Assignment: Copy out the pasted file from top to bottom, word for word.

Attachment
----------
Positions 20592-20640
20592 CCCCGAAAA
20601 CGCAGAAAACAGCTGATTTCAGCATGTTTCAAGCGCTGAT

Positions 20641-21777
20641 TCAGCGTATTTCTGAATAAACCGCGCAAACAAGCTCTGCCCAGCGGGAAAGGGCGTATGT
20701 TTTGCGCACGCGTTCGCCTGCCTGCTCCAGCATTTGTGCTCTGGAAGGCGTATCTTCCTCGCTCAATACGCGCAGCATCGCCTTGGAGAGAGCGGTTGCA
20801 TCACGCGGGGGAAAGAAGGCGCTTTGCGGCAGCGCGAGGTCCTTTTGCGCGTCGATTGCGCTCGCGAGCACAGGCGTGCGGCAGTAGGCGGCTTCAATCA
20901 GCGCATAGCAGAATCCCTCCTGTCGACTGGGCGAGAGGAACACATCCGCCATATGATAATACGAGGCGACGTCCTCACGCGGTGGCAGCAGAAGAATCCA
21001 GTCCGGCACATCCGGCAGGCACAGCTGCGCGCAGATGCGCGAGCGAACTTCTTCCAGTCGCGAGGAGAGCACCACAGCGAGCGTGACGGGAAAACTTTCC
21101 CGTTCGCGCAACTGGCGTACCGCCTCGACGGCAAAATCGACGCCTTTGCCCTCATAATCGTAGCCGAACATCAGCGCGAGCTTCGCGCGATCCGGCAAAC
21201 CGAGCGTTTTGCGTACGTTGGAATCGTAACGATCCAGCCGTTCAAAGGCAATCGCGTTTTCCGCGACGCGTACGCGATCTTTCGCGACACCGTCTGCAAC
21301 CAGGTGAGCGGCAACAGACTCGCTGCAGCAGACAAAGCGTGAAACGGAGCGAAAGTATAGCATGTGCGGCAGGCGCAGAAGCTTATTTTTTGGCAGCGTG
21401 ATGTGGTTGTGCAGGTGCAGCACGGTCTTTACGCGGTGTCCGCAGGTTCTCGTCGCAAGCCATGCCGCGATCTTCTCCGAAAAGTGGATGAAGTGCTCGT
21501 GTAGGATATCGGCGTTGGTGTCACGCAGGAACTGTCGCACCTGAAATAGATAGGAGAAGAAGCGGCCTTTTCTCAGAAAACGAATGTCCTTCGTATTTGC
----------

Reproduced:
Positions 20592-20640
20592 CCCCGAAAA
20601 CGCAGAAAACAGCTGATTTCAGCATGTTTCAAGCGCTGAT

Positions 20641-21777
20641 TCAGCGTATTTCTGAATAAACCGCGCAAACAAGCTCTGCCCAGCGGGAAAGGGCGTATGT
20701 TTTGCGCACGCGTTCGCCTGCCTGCTCCAGCATTTGTGCTCTGGAAGGCGTATCTTCCTCGCTCAATACGCGCAGCATCGCCTTGGAGAGAGCGGTTGCA
20801 TCACGCGGGGGAAAGAAGGCGCTTTGCGGCAGCGCGAGGTCCTTTTGCGCGTCGATTGCGCTCGCGAGCACAGGCGTGCGGCAGTAGGCGGCTTCAATCA
20901 GCGCATAGCAGAATCCCTCCTGTCGACTGGGCGAGAGGAACACATCCGCCATATGATAATACGAGGCGACGTCCTCACGCGGTGGCAGCAGAAGAATCCA
21001 GTCCGGCACATCCGGCAGGCACAGCTGCGCGCAGATGCGCGAGCGAACTTCTTCCAGTCGCGAGGAGAGCACCACAGCGAGCGTGACGGGAAAACTTTCC
21101 CGTTCGCGCAACTGGCGTACCGCCTCGACGGCAAAATCGACGCCTTTGCCCTCATAATCGTAGCCGAACATCAGCGCGAGCTTCGCGCGATCCGGCAAAC
21201 CGAGCGTTTTGCGTACGTTGGAATCGTAACGATCCAGCCGTTCAAAGGCAATCGCGTTTTCCGCGACGCGTACGCGATCTTTCGCGACACCGTCTGCAAC
21301 CAGGTGAGCGGCAACAGACTCGCTGCAGCAGACAAAGCGTGAAACGGAGCGAAAGTATAGCATGTGCGGCAGGCGCAGAAGCTTATTTTTTGGCAGCGTG
21401 ATGTGGTTGTGCAGGTGCAGCACGGTCTTTACGCGGTGTCCGCAGGTTCTCGTCGCAAGCCATGCCGCGATCTTCTCCGAAAAGTGGATGAAGTGCTCGT
21501 GTAGGATATCGGCGTTGGTGTCACGCAGGAACTGTCGCACCTGAAATAGATAGGAGAAGAAGCGGCCTTTTCTCAGAAAACGAATGTCCTTCGTATTTGC